Here are five things we learned from the final week of the high school football regular season:
1. Dawson County, North Hall have defenses to match their offenses
Coming into Friday night's showdown between Dawson County and North Hall, much of the talk surrounded the two teams' offensive prowess, and deservedly so. Both teams entered averaging over 40 points per game on the season. However, it was the Tigers and Trojans defenses that turned Dawson County's 17-10 overtime win into one of the best thrillers of the season. While most knew that both teams featured capable defenses, seeing the two high-powered rushing attacks held to a combined 27 points with only one rushing touchdown being scored between the two teams all game was eye-opening. The game went into overtime due to a dramatic three-play goal-line stand by North Hall (8-2, 4-2 Region 7-3A) that forced Dawson County (9-1, 5-1 Region 7-3A) to attempt the game-tying field goal inside the final minute, and it was the Tigers defense that sealed the win with an interception near the end zone. If defense does indeed win championships, both Dawson County and North Hall should feel good about their chances to make deep playoff runs.
2. Speaking of defenses, Gainesville's is starting to shine
The Gainesville Red Elephants will be in the Class 6A playoffs, thanks to Habersham Central's win over Apalachee Friday night, but it was their defense in a last-minute loss to Lanier that has to have Gainesville players and coaches feeling good going into the postseason. The unit nearly pitched a shutout in the 6-2 loss and outscored Gainesville's offense, which was shut out, thanks to a safety late in the first half. It was the latest strong outing for a group that has started to look like a quietly outstanding defense over the last month of the regular season. The Red Elephants (2-8, 2-3 Region 8-6A) surrendered only 19 points combined in their final three games and accounted for 9 points of their own thanks to a defensive touchdown against Winder-Barrow and the safety against Lanier. Tough defense was something that first-year head coach Heath Webb no doubt wanted to bring to Gainesville, and it looks like it may have arrived just in time for the games that really count.
3. Habersham Central's late-game demons are officially gone
One of the stories across northeast Georgia last Fall was Habersham Central's struggles in close games. The Raiders lost eight games last season by an average of just over four points per game. Right now, those demons must feel like a distant memory to the faithful in Mt. Airy. Habersham Central (6-4, 3-2 Region 8-6A) sealed their first trip to the playoffs since 2011 with a 28-21 win in a back-and-forth battle against Apalachee Friday night. The game was tied 14-14 at halftime and again at 21-21 headed into the fourth quarter. It was a situation like the Raiders had seen so many times before, but this time they would not be denied. Running back Tracy Lowery capped off a 99-yard drive early in the fourth quarter with a 3-yard touchdown run to give Habersham Central a 28-21 lead it would hang on to for the win. The region schedule offered chances for Habersham Central to repeat their 2017 failures, but one of the marks of a winning team is the ability to learn from shortcomings. The Raiders clearly have that box checked.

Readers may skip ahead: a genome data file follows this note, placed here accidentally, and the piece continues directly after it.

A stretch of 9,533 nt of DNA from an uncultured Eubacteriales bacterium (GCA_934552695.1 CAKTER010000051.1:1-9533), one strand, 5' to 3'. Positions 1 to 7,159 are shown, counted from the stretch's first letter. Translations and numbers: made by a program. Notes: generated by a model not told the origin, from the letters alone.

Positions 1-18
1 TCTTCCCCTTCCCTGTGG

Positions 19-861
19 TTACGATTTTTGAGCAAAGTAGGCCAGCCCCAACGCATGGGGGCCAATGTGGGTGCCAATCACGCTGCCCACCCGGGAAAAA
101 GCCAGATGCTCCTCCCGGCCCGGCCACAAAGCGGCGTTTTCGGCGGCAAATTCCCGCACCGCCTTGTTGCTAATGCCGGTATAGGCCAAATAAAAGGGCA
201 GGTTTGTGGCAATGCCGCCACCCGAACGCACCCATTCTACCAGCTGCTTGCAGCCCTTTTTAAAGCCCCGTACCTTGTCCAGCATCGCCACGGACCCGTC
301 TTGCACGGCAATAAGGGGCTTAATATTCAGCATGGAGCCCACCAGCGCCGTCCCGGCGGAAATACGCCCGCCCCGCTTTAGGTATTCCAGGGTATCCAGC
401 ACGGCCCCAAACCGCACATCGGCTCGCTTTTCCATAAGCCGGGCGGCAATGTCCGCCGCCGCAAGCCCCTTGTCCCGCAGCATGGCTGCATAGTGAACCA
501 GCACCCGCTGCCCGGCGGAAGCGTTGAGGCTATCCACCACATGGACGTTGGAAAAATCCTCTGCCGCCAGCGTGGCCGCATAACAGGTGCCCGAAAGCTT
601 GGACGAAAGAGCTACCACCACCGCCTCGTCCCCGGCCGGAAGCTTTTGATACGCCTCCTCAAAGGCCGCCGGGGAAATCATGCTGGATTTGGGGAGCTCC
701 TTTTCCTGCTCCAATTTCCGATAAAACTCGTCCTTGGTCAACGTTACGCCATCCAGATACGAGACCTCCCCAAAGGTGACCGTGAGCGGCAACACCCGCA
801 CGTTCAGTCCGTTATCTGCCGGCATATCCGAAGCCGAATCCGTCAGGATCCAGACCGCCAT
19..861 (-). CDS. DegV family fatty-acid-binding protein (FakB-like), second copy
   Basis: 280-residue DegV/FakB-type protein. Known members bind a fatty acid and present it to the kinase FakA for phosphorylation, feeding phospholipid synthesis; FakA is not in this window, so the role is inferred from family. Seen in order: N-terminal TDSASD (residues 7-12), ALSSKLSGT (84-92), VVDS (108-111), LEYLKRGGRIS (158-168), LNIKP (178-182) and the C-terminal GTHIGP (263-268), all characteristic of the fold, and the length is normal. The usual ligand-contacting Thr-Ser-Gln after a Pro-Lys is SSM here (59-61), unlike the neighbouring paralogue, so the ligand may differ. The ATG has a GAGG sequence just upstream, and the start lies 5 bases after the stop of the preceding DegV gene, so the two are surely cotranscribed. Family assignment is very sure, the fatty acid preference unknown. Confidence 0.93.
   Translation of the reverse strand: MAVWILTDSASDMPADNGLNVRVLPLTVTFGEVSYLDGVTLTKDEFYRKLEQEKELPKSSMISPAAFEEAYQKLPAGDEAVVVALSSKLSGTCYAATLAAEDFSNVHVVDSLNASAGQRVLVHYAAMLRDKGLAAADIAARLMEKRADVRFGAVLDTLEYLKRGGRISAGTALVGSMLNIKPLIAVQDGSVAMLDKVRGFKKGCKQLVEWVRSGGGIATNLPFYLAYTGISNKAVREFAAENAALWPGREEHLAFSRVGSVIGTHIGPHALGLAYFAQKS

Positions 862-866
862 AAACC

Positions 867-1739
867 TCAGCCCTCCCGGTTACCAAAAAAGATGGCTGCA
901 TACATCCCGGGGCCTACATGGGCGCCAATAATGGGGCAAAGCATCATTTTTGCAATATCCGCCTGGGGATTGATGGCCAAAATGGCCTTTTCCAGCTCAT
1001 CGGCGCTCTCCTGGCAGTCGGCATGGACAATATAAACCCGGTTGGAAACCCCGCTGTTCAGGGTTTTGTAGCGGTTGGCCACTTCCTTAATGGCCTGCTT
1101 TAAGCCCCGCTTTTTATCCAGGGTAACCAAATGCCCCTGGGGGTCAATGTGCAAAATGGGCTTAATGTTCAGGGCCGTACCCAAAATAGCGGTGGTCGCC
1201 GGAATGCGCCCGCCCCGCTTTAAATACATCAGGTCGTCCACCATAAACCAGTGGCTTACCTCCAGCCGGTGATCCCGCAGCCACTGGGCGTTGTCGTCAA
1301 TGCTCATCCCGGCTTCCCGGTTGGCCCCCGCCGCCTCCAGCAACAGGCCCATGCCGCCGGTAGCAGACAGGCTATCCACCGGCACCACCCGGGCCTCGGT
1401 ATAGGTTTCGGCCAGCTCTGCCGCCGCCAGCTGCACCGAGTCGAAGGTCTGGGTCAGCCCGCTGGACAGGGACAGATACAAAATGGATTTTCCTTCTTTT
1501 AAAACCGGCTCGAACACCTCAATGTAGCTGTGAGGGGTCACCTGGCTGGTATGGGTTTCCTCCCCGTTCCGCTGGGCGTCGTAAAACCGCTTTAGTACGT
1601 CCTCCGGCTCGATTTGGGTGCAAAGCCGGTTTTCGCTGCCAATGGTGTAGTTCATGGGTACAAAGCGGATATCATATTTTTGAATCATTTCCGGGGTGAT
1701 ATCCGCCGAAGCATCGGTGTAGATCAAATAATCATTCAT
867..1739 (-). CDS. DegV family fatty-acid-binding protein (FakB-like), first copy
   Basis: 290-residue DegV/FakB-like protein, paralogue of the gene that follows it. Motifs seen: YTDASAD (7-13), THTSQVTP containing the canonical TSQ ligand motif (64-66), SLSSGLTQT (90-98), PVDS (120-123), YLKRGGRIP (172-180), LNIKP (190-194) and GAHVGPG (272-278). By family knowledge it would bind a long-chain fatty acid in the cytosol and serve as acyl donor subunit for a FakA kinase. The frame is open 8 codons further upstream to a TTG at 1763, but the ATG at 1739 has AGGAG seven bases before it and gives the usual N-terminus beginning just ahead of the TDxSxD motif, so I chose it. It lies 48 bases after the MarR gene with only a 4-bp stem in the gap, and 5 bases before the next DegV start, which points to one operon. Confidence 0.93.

4. Rabun County's offense is starting to look like a well-oiled machine (again)
Many programs would take a big step back offensively after losing a player of the rare caliber of former Rabun County quarterback Bailey Fisher. Rabun County is not one of those programs. The Wildcats sprinted away from Union County Friday night to capture their fifth straight region championship, and did so while piling up 56 points on a Panthers defense that was only surrendering 10 per game entering the matchup. After only scoring 10 points in a season-opening loss to Bremen, Rabun County (9-1, 7-0 Region 8-2A) has responded to average over 48 points per game on the year. Perhaps most impressive for the Wildcats is that they're doing it behind the arms and legs of the one tasked with replacing Fisher, freshman Gunner Stockton. Stockton threw an interception in the first quarter Friday night as Union County took an early lead, but he responded to throw two touchdown passes and run for four as well to lead the Wildcats to the win and the number-one seed for the playoffs. Will Stockton and the offense be able to guide Rabun County to another memorable playoff run? We will soon find out.
5. White County lost Friday night's battle, but won its war
The White County Warriors entered Friday night's game at top-ranked Blessed Trinity knowing that an upset win would be sweet, but a trip to the playoffs would be even sweeter. Despite a 42-7 loss to the Titans, White County still got to celebrate Friday night. The Warriors (3-7, 2-4 Region 7-4A) earned their second straight trip to the playoffs thanks to a Flowery Branch win over Denmark and a West Hall win over Chestatee. The postseason trip is the culmination of a roller coaster season in Cleveland, as White County suffered a number of heartbreaking losses and scored a couple of thrilling wins. Now in the first round of the Class 4A playoffs, they will travel to a Pickens team that handed them one of those heartbreaking losses, 42-35 back in week three. Very few teams get a chance at redemption against the same team within the same season, but the wild world of Region 7-4A has offered White County just that.